‘Groundhog Day’ for chilled speech
If you’re a student organization at Johns Hopkins University, you can be sanctioned or lose recognition for any behavior an administrator considers “rude” or “disrespectful.” Seriously.
Sounds like an open invitation for campus officials to discriminate against student groups whose views are perennially unpopular, or perhaps just criticized those officials.
Does this policy language, listed under the heading “Principles for Ensuring Equity, Civility and Respect for All,” sound like it’s remotely consistent with the private university’s contractual promise to protect views that “even the vast majority of the community may find misguided, ignorant, or offensive”?
Regular College Fix readers would guess that the Foundation for Individual Rights in Education has already warned Johns Hopkins about this speech-chilling policy. Indeed, the civil liberties group has done this.
Twice – 15 years apart.
While about half of schools unflatteringly featured by FIRE revise the problematic speech code, Johns Hopkins “seem[s] to be stuck in a time loop” like Phil Connors in “Groundhog Day,” FIRE’s Laura Beltz writes.
“Subjectively rude or disrespectful behavior could include just about any expression an administrator doesn’t like,” she says, quoting the 2006 warning when the policy was “brand new”:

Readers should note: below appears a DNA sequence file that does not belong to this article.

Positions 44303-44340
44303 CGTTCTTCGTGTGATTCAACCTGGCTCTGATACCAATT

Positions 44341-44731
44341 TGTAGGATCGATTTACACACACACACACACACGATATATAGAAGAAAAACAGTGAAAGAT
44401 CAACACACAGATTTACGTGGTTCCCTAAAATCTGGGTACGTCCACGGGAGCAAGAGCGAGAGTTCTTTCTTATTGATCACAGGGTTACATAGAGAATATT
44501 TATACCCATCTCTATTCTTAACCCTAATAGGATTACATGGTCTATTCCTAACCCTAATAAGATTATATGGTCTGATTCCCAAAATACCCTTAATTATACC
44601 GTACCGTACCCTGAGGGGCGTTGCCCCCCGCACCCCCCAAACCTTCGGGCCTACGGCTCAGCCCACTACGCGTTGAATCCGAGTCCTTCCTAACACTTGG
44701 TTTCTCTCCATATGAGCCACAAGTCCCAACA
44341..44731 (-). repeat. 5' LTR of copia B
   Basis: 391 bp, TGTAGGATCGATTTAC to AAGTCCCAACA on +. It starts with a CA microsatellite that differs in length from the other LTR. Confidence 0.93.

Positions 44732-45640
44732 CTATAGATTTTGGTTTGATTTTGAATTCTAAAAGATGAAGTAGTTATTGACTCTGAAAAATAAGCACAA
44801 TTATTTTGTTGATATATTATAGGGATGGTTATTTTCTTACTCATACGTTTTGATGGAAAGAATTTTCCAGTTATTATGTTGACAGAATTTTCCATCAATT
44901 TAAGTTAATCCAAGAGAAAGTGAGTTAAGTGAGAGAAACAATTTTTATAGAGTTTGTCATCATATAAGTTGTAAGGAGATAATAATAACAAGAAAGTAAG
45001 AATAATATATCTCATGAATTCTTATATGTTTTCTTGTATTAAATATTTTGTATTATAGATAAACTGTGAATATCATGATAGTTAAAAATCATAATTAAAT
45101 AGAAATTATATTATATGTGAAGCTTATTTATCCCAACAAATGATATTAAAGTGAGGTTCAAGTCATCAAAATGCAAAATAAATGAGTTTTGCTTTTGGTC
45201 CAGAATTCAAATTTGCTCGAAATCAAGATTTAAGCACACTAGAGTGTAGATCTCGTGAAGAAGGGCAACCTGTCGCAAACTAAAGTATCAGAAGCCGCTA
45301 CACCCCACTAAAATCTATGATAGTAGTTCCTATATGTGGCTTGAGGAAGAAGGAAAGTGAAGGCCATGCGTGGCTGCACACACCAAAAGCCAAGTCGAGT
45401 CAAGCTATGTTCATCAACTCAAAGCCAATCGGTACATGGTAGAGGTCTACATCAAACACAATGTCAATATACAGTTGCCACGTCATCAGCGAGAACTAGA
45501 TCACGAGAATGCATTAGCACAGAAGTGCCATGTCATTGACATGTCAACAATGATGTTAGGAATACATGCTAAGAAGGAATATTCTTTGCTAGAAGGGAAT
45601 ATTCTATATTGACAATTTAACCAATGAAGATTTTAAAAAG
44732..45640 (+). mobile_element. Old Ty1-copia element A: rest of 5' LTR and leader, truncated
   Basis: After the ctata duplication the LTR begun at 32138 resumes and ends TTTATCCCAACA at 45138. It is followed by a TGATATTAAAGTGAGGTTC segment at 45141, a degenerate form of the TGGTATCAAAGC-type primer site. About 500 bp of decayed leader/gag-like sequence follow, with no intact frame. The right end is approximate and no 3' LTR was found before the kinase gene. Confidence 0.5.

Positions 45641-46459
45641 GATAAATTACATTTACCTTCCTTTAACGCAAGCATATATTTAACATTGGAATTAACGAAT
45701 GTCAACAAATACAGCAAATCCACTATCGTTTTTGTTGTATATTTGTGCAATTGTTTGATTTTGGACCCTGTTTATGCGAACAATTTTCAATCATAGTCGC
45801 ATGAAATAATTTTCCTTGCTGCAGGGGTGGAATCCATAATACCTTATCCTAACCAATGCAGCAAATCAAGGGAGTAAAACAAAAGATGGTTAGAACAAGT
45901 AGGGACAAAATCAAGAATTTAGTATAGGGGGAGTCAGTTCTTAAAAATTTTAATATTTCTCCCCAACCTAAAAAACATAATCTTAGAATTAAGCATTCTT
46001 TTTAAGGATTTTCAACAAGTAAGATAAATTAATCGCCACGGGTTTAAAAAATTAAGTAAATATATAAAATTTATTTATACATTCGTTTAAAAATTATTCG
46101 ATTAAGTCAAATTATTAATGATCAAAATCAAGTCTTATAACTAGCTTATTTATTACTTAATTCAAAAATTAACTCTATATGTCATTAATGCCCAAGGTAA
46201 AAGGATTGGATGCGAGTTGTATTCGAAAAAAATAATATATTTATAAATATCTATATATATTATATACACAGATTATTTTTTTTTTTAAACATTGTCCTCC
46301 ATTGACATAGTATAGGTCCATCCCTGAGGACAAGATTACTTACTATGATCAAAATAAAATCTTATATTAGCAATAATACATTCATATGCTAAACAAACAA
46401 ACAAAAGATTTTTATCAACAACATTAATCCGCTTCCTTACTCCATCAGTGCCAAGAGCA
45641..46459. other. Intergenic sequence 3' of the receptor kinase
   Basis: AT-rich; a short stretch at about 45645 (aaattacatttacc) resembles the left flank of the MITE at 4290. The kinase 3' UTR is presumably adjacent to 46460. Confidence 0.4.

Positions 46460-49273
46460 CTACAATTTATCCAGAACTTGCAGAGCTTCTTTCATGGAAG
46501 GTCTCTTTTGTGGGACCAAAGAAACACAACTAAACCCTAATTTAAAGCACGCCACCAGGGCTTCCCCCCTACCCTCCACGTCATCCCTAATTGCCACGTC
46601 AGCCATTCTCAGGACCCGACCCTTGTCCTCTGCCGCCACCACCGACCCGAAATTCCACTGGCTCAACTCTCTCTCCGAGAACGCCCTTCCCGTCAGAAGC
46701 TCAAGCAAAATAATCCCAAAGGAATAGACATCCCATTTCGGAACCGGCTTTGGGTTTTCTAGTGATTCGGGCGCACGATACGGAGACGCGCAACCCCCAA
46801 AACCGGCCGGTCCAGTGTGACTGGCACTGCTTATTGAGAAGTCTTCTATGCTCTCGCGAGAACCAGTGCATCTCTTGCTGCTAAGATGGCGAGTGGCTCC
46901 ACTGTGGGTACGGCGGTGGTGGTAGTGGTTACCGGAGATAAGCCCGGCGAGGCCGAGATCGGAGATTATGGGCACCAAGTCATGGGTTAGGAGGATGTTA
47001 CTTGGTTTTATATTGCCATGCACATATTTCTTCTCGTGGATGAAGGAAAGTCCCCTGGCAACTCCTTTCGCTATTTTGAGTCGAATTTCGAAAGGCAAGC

This policy virtually necessitates abuse, since it is so broad that it could never be enforced across the board, instead leaving students at the whim of the administration. No university could possibly have the resources to prosecute every instance of rudeness that takes place anywhere on its campus.
Want to know how different the world was in 2006? FIRE notes in that long-ago post that the university had recently suspended a student for posting “Halloween in the Hood” party invitations on Facebook, shortly after the young social media network opened its digital doors to non-students.
It’s pretty amazing that a university as high-profile as John Hopkins hasn’t changed this policy at all in 15 years. It’s a small change to make – if enough people complain to the university.
Plus, FIRE offers model language from the University of Southern Mississippi’s residence life handbook that Johns Hopkins can adapt, regardless of its private status. Southern Miss emphasizes its “common principles” are voluntary and “not intended to interfere in any way with a resident’s personal freedoms.”
It should be far easier for Johns Hopkins to make its policies internally consistent than it was for Bill Murray’s character to finally move on to the next day, which the movie’s director estimated took 30 to 40 years.
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